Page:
We welcome your call or email if you have any thoughts you would like to discuss.
Byron, Lisa, Jerry and Darin
Stock prices have tumbled in recent days, with the major averages down more than ten percent from their recent highs. By definition, this put the stock market in “correction” territory, something that is normal after a relatively long period of rising values. Markets have been choppy all year, although it has been about four years since the last time we experienced a retreat of this magnitude. Reason tells us that weak moments are nothing new for the capital markets, while our emotions remind us that every time feels terrible!
In our opinion, the uncertainty seems to be focused on three primary areas:
Corporate Profits – A rising value for the U.S. dollar and a collapse in oil prices have put a pinch on corporate profits. A stronger dollar makes U.S. goods and services more expensive to overseas customers, and foreign-earned profits translate into fewer dollars on consolidated financial statements. Reported growth in revenues has been underwhelming in several market sectors this year.
Interest rates – The Federal Reserve has indicated their intention to begin raising short-term interest rates at either the September or December meeting. Recent events have called into question whether the Fed will now delay those plans or follow through with a rate action as a “sign of confidence” in our economy. It is more of a symbolic gesture, anyway, as a quarter-point bump up from zero would be a small move toward a target rate that most analysts forecast should be in the two to three percent arena down the road.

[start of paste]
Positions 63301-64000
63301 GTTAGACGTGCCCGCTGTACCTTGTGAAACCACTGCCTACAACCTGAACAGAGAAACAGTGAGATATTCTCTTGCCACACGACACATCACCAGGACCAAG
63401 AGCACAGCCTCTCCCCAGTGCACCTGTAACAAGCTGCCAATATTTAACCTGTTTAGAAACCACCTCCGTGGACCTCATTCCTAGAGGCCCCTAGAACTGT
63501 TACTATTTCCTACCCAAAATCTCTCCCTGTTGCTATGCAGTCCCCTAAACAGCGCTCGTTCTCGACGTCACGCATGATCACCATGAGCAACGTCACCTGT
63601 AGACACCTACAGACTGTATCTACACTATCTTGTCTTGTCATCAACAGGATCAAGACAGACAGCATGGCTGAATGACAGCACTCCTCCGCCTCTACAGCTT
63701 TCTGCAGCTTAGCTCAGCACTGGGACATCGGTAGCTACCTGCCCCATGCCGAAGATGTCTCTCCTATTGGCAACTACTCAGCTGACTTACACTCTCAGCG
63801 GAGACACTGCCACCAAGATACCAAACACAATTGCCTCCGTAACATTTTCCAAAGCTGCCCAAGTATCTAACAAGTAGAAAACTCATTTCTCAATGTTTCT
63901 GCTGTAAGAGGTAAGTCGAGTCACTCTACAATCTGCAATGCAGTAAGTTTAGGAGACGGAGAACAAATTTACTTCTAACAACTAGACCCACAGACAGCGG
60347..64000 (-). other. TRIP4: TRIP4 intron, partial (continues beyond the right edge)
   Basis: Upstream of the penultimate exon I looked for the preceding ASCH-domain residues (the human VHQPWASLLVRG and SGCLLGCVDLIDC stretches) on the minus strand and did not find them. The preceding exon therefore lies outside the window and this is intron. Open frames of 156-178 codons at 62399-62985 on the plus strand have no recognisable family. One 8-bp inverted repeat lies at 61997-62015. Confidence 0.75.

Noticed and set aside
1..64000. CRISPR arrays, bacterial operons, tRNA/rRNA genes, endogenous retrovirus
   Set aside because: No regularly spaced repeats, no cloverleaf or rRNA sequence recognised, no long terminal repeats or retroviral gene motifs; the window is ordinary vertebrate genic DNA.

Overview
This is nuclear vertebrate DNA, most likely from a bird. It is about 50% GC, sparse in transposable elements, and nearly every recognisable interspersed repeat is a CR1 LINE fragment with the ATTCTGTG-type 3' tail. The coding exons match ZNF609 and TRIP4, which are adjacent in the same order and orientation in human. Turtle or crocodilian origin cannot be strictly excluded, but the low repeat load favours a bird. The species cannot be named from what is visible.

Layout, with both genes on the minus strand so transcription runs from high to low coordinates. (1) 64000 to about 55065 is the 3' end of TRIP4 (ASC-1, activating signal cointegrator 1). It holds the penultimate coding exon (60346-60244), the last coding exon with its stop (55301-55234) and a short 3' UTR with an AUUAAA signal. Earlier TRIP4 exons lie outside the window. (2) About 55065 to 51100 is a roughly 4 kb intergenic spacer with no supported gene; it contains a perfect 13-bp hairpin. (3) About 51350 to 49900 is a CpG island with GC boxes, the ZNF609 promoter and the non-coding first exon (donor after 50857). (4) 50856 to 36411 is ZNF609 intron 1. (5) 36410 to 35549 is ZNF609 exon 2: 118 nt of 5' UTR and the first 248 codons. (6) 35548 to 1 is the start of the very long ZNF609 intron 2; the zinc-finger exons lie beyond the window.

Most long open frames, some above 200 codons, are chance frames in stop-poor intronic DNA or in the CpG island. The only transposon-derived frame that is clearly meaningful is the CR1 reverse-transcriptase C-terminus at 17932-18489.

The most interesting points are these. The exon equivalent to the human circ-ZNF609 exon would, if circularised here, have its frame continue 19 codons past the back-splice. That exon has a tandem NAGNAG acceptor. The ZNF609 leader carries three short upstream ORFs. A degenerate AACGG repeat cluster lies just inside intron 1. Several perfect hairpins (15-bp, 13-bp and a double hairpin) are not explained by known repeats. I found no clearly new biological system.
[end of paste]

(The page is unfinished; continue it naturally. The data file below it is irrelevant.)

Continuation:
Bumps heard ‘round the world – Troubles in Greece and, now, China have rattled markets. The Chinese stock market has endured a speculative surge and collapse. Slowing economic activity in China affects commodity prices, as well as the emerging market nations that have been supplying materials to the country. Turmoil in foreign countries can make for dramatic news, although the impact on our economy is often fairly small. Even though China is the world’s second largest economy, it represents only two percent of S&P 500 earnings.
The U.S. economy is still improving. Progress has been slow, but positive, and companies are adding to payrolls. Take a look at your portfolio and recognize that your holdings represent businesses with strong financial standing and a workforce that is dedicated to doing the things necessary to improve the value of the company. Rapid and dramatic price fluctuations are often the result of short-term computerized trading, as well as forced selling to meet margin calls and mutual fund redemptions. Over longer periods of time, fundamentals determine asset values.
Please call us at any time if you would like to discuss the capital markets or any issues of concern to you.
Past performance is not indicative of future results. The information contained in this report is based on internal research derived from various sources and does not purport to be statements of all material facts relating to the items mentioned. The information, while not guaranteed as accuracy or completeness, has been obtained from sources we believe to be reliable. Opinions expressed herein are subject to change without notice.
West Oak Capital, LLC
2801 Townsgate Road, Suite 112
Westlake Village, California 91361
Ph. 805.230.8282, Fax 805.230.8283